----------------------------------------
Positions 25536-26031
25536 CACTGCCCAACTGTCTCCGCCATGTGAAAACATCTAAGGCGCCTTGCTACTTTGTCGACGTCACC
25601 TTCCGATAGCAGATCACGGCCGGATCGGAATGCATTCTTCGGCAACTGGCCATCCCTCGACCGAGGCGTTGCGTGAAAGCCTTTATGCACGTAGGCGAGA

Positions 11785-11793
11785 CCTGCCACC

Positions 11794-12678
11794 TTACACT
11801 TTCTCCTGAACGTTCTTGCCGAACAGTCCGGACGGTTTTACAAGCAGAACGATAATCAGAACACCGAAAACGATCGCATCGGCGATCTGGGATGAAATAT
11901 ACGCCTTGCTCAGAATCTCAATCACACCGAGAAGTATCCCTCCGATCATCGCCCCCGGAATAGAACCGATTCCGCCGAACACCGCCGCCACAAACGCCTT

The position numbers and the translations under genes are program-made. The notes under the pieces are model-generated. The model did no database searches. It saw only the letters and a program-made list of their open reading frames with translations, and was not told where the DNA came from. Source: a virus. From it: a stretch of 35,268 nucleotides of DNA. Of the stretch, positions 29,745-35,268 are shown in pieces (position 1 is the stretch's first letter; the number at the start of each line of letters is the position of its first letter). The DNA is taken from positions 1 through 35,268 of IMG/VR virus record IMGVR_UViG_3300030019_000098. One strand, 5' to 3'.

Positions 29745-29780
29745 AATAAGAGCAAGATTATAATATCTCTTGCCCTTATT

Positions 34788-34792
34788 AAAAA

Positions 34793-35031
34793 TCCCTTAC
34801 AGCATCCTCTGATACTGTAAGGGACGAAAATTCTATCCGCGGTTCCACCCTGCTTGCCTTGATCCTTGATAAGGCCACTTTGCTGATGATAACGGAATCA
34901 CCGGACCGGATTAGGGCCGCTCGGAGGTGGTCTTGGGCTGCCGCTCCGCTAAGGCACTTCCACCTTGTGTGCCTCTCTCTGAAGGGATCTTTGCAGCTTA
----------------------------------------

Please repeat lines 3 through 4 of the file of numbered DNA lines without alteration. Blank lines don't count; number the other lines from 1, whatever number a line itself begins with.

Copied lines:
25601 TTCCGATAGCAGATCACGGCCGGATCGGAATGCATTCTTCGGCAACTGGCCATCCCTCGACCGAGGCGTTGCGTGAAAGCCTTTATGCACGTAGGCGAGA

Positions 11785-11793